Like many Americans, I still am reeling from last Sunday’s shooting at Orlando’s Pulse nightclub. I am haunted by the death and destruction that separated 2 AM’s celebratory last call from 5 AM’s bloody wakeup call. Three hours. 180 minutes. Forty-nine individuals murdered, and more than 50 wounded.
Most of the men and women terrorized and killed were members of the LGBTQ community. Like juke joints and churches for African Americans or union halls for blue-collar workers, Pulse was a sanctuary for people who often feel unable to be entirely themselves in the wider world. It was a place of freedom and safety, a refuge. Until it wasn’t. On Sunday, the sanctuary was desecrated.
What in the hell can we do in the aftermath of such devastation?
Answers to that question abound. Everywhere we turn, we are bombarded by messages and directives about what we should be doing, as individuals and as a nation. Some of the messages promote spiritual responses: “Pray.” Other messages encourage policy change: Enact stricter gun control measures—or, conversely, take action to guarantee that the “good guys” to have access to firearms. Still others are explicitly anchored to presidential politics: Donald Trump Tweet-rants that Barack Obama should resign, while Hillary Clinton argues that Republicans should “stand up to their presumptive nominee.”
In the midst of anguish spurred by (yet another!) incident of terrorism and gun violence, all of the calls to action are enough to make my head spin. Yet all these conversations about policy and political leaders and spiritual responses to violence are important, and they need to occur, for the sake of ourselves and our communities. When confronted by violence, we cannot remain silent; indeed, we must offer more than silence.
Still, even today, four days out from the horrific events in Orlando, I find myself wishing for some quiet. The lives of more than 100 people have been extinguished or inalterably changed—none of us is never the same after trauma, regardless of how well bodies may heal—and I crave mental space to process all that has occurred.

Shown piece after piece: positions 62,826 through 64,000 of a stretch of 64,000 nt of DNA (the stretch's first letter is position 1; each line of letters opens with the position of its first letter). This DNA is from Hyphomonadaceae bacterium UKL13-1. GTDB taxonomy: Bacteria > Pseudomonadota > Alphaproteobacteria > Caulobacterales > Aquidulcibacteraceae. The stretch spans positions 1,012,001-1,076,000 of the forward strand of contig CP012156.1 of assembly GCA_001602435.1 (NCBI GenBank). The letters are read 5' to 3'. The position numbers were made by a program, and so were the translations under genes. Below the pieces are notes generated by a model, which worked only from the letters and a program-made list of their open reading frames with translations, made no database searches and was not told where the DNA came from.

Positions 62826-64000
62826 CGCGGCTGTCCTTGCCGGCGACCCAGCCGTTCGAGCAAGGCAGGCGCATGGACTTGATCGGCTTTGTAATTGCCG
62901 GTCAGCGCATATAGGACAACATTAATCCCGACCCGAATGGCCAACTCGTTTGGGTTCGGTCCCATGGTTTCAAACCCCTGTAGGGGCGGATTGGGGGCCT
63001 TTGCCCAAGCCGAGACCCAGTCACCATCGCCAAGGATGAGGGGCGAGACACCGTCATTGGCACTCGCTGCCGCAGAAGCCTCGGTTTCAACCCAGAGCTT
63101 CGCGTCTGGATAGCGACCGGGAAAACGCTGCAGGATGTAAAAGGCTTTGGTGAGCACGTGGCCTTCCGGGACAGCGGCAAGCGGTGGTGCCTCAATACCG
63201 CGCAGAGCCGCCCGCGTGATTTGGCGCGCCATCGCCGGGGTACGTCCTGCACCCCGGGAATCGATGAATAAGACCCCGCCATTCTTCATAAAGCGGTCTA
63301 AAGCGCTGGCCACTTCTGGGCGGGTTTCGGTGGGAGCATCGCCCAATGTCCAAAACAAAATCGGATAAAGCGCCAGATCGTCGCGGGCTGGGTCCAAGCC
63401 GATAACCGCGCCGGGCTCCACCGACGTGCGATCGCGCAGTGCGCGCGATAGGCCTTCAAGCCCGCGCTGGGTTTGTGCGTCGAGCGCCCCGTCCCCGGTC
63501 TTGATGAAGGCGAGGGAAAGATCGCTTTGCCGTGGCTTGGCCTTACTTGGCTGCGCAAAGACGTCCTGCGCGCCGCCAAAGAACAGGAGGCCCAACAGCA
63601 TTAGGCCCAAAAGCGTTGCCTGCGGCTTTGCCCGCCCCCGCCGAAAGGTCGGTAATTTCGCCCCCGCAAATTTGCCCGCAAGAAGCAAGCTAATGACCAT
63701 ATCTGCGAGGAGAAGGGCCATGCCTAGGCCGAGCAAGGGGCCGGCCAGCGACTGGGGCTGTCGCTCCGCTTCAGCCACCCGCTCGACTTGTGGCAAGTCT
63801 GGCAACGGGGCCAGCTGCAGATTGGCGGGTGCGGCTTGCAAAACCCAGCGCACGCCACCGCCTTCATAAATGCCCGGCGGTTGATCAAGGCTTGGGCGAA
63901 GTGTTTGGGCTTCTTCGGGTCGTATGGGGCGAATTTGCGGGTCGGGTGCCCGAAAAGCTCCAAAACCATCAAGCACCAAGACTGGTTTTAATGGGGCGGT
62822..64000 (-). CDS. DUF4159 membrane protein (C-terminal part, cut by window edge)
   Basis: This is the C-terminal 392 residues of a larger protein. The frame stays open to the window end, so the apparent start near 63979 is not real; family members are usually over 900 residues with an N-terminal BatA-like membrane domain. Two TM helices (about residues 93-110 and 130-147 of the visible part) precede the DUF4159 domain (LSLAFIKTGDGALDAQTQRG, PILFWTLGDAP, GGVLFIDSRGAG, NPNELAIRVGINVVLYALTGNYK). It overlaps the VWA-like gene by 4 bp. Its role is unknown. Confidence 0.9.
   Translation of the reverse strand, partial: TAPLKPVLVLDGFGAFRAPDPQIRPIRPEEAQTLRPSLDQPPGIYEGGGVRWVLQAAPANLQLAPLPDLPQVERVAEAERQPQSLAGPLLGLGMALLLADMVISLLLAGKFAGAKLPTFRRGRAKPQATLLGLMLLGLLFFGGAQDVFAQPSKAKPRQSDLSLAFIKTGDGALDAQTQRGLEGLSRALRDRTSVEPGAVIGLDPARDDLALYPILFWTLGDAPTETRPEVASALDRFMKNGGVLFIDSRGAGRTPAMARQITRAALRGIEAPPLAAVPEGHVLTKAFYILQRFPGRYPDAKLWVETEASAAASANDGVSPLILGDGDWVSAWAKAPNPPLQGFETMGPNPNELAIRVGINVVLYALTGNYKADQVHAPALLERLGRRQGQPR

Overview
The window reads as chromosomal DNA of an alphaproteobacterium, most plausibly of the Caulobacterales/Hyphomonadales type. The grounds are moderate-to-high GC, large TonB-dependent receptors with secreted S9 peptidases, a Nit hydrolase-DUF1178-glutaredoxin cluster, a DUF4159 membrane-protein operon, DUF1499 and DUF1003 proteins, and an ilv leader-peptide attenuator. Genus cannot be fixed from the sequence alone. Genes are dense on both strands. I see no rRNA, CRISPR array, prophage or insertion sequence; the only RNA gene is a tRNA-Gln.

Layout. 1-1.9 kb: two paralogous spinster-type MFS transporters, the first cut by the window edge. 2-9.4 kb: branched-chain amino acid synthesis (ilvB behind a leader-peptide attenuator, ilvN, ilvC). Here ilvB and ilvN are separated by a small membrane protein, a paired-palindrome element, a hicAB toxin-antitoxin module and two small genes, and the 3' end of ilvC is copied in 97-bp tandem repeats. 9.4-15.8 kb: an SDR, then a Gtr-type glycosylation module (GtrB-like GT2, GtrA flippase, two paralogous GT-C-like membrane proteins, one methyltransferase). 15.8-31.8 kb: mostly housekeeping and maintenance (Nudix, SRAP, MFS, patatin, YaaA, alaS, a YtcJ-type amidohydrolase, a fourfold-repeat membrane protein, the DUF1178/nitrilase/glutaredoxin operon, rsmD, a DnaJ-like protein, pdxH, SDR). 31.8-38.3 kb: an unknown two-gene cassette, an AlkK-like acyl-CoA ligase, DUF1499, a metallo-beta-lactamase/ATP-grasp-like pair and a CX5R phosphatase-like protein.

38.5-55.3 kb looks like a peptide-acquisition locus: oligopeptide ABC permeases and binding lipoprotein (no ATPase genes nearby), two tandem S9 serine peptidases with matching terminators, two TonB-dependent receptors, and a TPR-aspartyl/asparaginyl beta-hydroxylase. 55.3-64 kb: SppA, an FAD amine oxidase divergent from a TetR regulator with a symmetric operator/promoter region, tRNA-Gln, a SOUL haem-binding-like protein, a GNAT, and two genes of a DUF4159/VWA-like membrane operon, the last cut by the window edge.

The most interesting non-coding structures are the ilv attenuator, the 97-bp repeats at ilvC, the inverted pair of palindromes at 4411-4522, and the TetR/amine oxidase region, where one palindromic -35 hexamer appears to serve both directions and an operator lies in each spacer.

Oddly enough, as I watch television news specials about the Pulse victims and their grieving friends and family members, my maternal grandmother keeps coming to mind. She and my grandfather raised their family on a Midwestern dairy farm. Like most of their friends and relatives, they were bright, hardworking Lutherans—of the German, rather than the Scandinavian, variety (and yes, that did make a difference). Devoted to their church and their children, they attended worship services weekly and set aside money each month so that when the time came, they were able to send all three of their kids to the flagship state university.
Like many women and men who were born at the beginning of the 20th century and spent their entire lives in fairly homogeneous small farming communities, my intelligent, fun-loving grandmother led a simple life. She wasn’t a big traveler—neither she nor my grandfather ever made it to Europe, or Mexico, or some other exotic locale—and her favorite place to be was at home. She never asked for much, and she expressed nothing but appreciation for the blessings that she felt God had given her.
One day, when I was in my late twenties, I paid my 84-year-old grandmother a visit, with one explicit task in mind: the seasons had changed, and I needed to help Grandma switch over her closet. First, we were going to box up her winter clothing and prepare it ready for storage. Then we were going to remove her spring clothes from their under-bed boxes and hang them in the closet.
The task was simple enough. But in the middle of it, Grandma posed a question that threw me for a loop. As we discussed my sister and brother-in-law’s recent wedding, my grandmother asked, “Alyssa, are you ever going to settle down and get married?”
My heart jumped in my chest. Grandma knew I lived with another woman—she had even met Robyn—but I had never come out and told her the full nature of our relationship. I stuttered and stammered. “Well, Grandma, I don’t know. I think that Robyn and I are going to live together. She’s a really good person, and I like her a lot.” Grandma said, “Oh,” and then I switched topics as quickly as I could. Usually an introvert, I magically gained the superhero power of engaging in small talk.